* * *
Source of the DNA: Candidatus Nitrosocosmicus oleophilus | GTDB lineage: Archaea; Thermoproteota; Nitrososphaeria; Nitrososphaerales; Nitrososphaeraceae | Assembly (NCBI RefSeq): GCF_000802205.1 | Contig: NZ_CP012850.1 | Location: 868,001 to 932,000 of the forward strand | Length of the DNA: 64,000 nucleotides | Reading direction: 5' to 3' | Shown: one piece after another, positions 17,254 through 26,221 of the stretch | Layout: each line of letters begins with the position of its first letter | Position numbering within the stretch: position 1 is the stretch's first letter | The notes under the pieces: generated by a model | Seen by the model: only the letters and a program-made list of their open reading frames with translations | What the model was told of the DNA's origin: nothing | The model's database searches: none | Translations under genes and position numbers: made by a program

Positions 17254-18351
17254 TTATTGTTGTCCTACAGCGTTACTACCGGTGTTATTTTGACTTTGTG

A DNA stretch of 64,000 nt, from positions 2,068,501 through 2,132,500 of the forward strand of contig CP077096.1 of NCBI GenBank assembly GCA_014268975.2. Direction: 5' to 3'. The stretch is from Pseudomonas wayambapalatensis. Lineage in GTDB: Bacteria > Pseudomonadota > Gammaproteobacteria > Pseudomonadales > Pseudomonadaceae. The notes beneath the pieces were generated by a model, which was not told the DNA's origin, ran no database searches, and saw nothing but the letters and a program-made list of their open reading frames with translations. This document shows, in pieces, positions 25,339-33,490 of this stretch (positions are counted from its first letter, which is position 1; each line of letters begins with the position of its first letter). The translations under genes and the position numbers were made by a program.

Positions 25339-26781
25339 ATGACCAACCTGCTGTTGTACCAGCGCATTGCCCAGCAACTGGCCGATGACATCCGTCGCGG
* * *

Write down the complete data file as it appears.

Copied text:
Source of the DNA: Candidatus Nitrosocosmicus oleophilus | GTDB lineage: Archaea; Thermoproteota; Nitrososphaeria; Nitrososphaerales; Nitrososphaeraceae | Assembly (NCBI RefSeq): GCF_000802205.1 | Contig: NZ_CP012850.1 | Location: 868,001 to 932,000 of the forward strand | Length of the DNA: 64,000 nucleotides | Reading direction: 5' to 3' | Shown: one piece after another, positions 17,254 through 26,221 of the stretch | Layout: each line of letters begins with the position of its first letter | Position numbering within the stretch: position 1 is the stretch's first letter | The notes under the pieces: generated by a model | Seen by the model: only the letters and a program-made list of their open reading frames with translations | What the model was told of the DNA's origin: nothing | The model's database searches: none | Translations under genes and position numbers: made by a program

Positions 17254-18351
17254 TTATTGTTGTCCTACAGCGTTACTACCGGTGTTATTTTGACTTTGTG

A DNA stretch of 64,000 nt, from positions 2,068,501 through 2,132,500 of the forward strand of contig CP077096.1 of NCBI GenBank assembly GCA_014268975.2. Direction: 5' to 3'. The stretch is from Pseudomonas wayambapalatensis. Lineage in GTDB: Bacteria > Pseudomonadota > Gammaproteobacteria > Pseudomonadales > Pseudomonadaceae. The notes beneath the pieces were generated by a model, which was not told the DNA's origin, ran no database searches, and saw nothing but the letters and a program-made list of their open reading frames with translations. This document shows, in pieces, positions 25,339-33,490 of this stretch (positions are counted from its first letter, which is position 1; each line of letters begins with the position of its first letter). The translations under genes and the position numbers were made by a program.

Positions 25339-26781
25339 ATGACCAACCTGCTGTTGTACCAGCGCATTGCCCAGCAACTGGCCGATGACATCCGTCGCGG